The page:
Profiles of Valor: 1LT William Marshall Goree
“If you are going to do something, do it well!”
We just observed the 79th anniversary of D-Day — the largest amphibious assault in history, which was preceded by an enormous air assault. It was an epic opening battle that commenced in the early hours of June 6, 1944 – the beginning of the end for Adolf Hitler’s National Socialist German Workers’ (NAZI) Party and its reign of terror across Europe.
Today, the NAZI bunkers above Normandy’s beaches remain as solemn and silent reminders of tyranny, and the region is now marked with many fitting monument tributes to Europe’s liberators, most notably the vast American Cemetery in Colleville-sur-Mer, where 9,380 of our dead are interred and the names of 1,557 missing are memorialized. There were 20,668 Americans killed over the 54 days of Operation Overlord, and our nation would suffer 104,812 total deaths from D-Day until Germany’s surrender 11 months later, May 8th of 1945, VE Day.
If you know or knew a D-Day veteran, were blessed to have a D-Day vet in your family, or honor those who fought by knowing the history of this brutal military engagement, this profile will resonate with you on a more personal level.
In front of our East Tennessee mountain home, there is a 25-foot flag pole that our family dedicated on the 50th anniversary of D-Day in 1994. We installed this larger pole in recognition of our former next-door neighbor, World War II Army Veteran 1LT Marshall Goree.
Ahead of the Allied invasion, Marshall left the Citadel in Charleston in order to enlist in the Army. Many of his young Greatest Generation peers left high schools and colleges to do the same. Just before his deployment, he married his longtime sweetheart, Liza Allison.
From D-Day forward, Marshall and his machine gun platoon fought their way through Europe with the 276th Armored Field Artillery Battalion, XXII Corps, 3rd Army; 334th Field Artillery Battalion, until the war’s end. He received both Silver and Bronze Stars for his courageous actions on various combat fronts and a Purple Heart for injuries suffered.
His Silver Star citation notes he “distinguished himself by heroism” in actions on November 14, 1944, near the village of Landroff, France, where then-Sgt. Goree confronted and killed numerous NAZI combatants in three different engagements, at great risk to himself. The citation adds, “The courage, initiative, and leadership of Sgt. Goree reflect the highest credit on his character as a soldier.” His Bronze Star citation notes a single but similar engagement a month later near Emmersweiler, where he held his ground under heavy enemy fire in order to protect his men.
Marshall was a tall, strong man of equally strong presence and character who, even in the later years of his life, had a commanding presence. Conversations with him were often impeded by the butt of a cigar in the corner of his mouth. On rare occasions, he would disclose the most horrific of his enemy encounters — those that ended up in hand-to-hand combat in village streets. After the war, he suffered from occasional nightmares, the “battle fatigue” we now know is associated with post-traumatic stress (PTSD).
Marshall was more than a Patriot and neighbor. He was also the lifelong best friend of another WWII veteran, my father. In Southern culture, our parents’ best friends were sometimes honorary “uncles” and “aunts,” and so it was with “Uncle Marshall.”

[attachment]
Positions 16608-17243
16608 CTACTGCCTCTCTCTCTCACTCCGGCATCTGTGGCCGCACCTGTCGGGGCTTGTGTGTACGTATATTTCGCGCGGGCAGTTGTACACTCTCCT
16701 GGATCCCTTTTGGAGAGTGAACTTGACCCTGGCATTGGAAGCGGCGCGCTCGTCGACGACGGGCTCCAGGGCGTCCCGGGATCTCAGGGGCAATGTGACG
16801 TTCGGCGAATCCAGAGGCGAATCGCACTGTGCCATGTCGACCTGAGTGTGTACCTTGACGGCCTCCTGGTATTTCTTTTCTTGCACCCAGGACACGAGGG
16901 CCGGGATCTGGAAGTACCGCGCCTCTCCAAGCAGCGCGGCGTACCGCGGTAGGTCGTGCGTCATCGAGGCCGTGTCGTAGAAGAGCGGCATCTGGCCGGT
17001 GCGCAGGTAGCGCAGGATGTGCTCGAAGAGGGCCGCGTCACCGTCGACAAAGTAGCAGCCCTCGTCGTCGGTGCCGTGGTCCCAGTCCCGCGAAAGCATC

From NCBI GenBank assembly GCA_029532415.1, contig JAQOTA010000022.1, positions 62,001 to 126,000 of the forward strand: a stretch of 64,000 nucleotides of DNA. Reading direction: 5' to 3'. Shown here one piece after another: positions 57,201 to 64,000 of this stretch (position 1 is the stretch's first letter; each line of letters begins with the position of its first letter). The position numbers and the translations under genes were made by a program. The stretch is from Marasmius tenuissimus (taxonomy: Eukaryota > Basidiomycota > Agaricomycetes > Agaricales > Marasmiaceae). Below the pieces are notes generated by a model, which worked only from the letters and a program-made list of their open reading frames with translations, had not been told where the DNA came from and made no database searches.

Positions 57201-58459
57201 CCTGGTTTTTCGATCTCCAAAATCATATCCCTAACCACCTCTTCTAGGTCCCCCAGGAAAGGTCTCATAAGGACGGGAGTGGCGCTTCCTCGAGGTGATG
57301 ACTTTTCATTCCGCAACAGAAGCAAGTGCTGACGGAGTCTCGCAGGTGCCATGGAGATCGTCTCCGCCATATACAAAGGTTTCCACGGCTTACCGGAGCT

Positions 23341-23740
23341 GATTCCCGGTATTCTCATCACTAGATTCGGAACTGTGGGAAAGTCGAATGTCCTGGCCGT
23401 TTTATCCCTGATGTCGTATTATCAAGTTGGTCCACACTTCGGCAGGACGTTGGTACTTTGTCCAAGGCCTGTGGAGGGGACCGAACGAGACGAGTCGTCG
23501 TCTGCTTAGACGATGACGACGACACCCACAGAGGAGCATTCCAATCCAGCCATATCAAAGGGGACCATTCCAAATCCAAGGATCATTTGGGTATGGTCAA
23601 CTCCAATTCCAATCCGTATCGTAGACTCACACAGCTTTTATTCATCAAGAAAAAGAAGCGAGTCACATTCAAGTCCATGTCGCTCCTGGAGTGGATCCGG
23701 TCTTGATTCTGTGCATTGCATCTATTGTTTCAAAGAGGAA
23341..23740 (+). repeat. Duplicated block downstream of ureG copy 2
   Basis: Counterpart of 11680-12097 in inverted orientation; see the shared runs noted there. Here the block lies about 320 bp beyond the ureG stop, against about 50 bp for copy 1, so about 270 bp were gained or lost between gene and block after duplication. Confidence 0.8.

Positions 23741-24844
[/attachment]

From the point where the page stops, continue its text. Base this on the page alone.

He died 16 years after we dedicated our flag pole, and my father followed his friend home in 2015. We fly our flag every day in honor of these two men, and of the service and sacrifice of generations of American Patriots before and since. Their example of valor — defending American Liberty — is eternal.
Marshall is remembered by his family for the timeless advice he often repeated: “Start every day by making your bed.” “If you are going to do something, do it well!” “Leave everything better than you found it.” Marshall and Liza were lifelong faithful members of one Presbyterian church. They had four children and 14 grandchildren. Their legacy is carried forward now by 50 great-grandchildren and 12 great-great-grandchildren.
On the 40th D-Day anniversary in 1984, Ronald Reagan delivered his moving Boys of Pointe-du-Hoc address at Normandy, declaring: “Let us make a vow to our dead. Let us show them by our actions that we understand what they died for. Strengthened by their courage, heartened by their valor, and borne by their memory, let us continue to stand for the ideals for which they lived and died.”
And it is that vow we are charged to keep every day in honor of all Patriots gone before us — living our lives worthy of their sacrifice.
Semper Vigilans Fortis Paratus et Fidelis
Pro Deo et Libertate — 1776
Join us in prayer for our nation’s Military Patriots standing in harm’s way, for our First Responders, and for their families.
The The Patriot Post and Patriot Foundation Trust, in keeping with our our Military Mission of Service to our uniformed service members and veterans, are proud to support and promote the National Medal of Honor Heritage Center, the Congressional Medal of Honor Society, both the Honoring Their Sacrifice Foundation and Warrior Freedom Service Dogs aiding wounded veterans, the National Veterans Entrepreneurship Program, the Folds of Honor outreach and Officer Christian Fellowship, the Air University Foundation and Naval War College Foundation, and the Naval Aviation Museum Foundation. “Greater love has no one than this, to lay down one’s life for his friends.” (John 15:13)
- Profiles of Valor
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